Seiko was founded in 1881. In 1895 Seiko started to produce pocket-watches, in 1899 the production of alarm clocks started and finally in 1913 the production of wristwatches.
To celebrate the first centenary of Seiko´s wristwatches Seiko presented the Ananta ‘100th Anniversary’ Chronographread more
Spring is in full effect, and with it comes many reasons to celebrate. Mother's Day, Father's Day and Graduations are just a few of the reasons we look forward to this time of year. Here at Old Northeast Jewelers we are proud to announce our new partnership with Omega timepieces. Omega has a long and rich history as one of America's favorite timepieces. From the first timepiece worn on the moon, the Speedmaster, to James Bond's most precise tool, the Seamaster, Omega has provided incredibly reliable timepieces to some of our favorite heroes.read more
It was meant to be a “debate “over whether the Apple Watch would impact the Swiss watch industry, but even the futurist on a Watch Collectors’ Roundtable panel assembled at the Aaron Faber Gallery in New York confessed to being a Rolex man.read more
Recently a direct descendent of William Rodgers, a noted early American of the Colonel Rodgers family, asked to meet me at his home to buy and appraise some artifacts. It was a historical treasure trove of early American silver, miniature paintings on ivory, Revolutionary War militaria and much more. We were successful in placing all of his valuable items in the worldwide marketplace and it was one of the most memorable purchases we ever made.read more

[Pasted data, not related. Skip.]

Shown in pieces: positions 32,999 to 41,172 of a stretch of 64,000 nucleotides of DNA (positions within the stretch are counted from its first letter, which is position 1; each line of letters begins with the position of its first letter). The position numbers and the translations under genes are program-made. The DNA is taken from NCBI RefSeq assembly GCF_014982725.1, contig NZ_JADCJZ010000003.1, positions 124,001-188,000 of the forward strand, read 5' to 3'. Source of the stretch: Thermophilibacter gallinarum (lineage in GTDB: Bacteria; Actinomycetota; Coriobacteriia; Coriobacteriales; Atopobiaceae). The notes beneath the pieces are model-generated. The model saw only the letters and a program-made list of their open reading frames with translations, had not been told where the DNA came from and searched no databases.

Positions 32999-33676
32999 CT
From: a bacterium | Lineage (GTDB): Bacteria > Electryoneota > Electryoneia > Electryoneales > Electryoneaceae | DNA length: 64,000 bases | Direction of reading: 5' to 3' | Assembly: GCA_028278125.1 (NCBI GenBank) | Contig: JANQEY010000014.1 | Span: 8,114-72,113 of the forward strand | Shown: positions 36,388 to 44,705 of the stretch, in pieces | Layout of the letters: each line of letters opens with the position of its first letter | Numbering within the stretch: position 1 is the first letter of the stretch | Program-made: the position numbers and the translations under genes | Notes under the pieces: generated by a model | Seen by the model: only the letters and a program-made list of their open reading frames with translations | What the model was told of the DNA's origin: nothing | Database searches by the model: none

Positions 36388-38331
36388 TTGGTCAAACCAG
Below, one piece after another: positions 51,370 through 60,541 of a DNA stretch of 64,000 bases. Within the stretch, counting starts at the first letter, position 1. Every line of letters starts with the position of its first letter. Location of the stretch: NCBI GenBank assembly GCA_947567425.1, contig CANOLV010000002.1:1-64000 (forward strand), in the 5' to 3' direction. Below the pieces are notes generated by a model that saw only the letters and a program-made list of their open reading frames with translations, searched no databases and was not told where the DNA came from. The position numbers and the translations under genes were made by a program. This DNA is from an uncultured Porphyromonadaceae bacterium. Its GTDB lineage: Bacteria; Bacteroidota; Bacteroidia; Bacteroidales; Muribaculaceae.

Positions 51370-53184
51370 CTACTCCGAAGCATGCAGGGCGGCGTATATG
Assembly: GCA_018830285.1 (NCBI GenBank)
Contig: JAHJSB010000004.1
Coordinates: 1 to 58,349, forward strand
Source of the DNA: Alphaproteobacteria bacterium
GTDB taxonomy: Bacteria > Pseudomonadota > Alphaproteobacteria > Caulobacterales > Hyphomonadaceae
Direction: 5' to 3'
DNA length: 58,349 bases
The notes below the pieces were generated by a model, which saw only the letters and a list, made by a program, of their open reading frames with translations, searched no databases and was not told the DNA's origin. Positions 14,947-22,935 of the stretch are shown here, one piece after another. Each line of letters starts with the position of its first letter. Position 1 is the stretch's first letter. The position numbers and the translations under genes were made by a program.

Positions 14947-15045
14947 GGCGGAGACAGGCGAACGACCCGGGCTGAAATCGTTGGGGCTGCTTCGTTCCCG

WHAT’S IT WORTH?
1864 ABRAHAM LINCOLN FERROTYPE
Photographic images come in many forms: daguerreotype, ambrotype and tintype or ferrotype. It takes an expert to know the difference.
Daguerreotype was introduced in 1839. Made of polished silver, these photos are very reflective and heavy and require a protective glass covering, as they are easily damaged. This method was in use only from the early 1840s to late 1850s.read more
The 1652 Massachusetts Pine Tree Shilling is one of the earliest known American coins – a colonial coin, technically. Likely to have been minted around 1670, the 1652 date may signify the founding of the Massachusetts mint. Some believe it to be a reflection of larger political events – a symbol of rebellion against English rule. A local jeweler suggested to our client that the coin was fake. We thought it was genuine, so our client entrusted us to send it to an important coin lab where it was verified. read more
In the nineteenth century, silversmiths were quite common in the north — many were based in New York, Boston and Philadelphia. In the south, however, they were few and far between, which is why southern silver is highly sought after today. This tea set, made of melted-down coins, bears the mark of S.S. Cutler, a Kentucky maker/retailer from circa 1850. It belonged to the family of Congressman Albert G. Talbot (also Talbott) of Kentucky, whose name is engraved on the pieces. read more
The highly decorated man in the photo at right was Claes Adolph Westring,an Ambassador to Norway who saved thousands of Scandinavian Jews from the Nazis in the 1940s. Westring, whose historical significance is well documented, is also credited with saving the Nobel Peace Prize when the Nazis tried to overtake it. He was awarded numerous medals from different countries for his efforts. Westring’s sword, medals and the photo of him (in which he is wearing the medals) were brought to us in Tampa by his grandson. This provenance serves as proof of the items’ authenticity and value. read more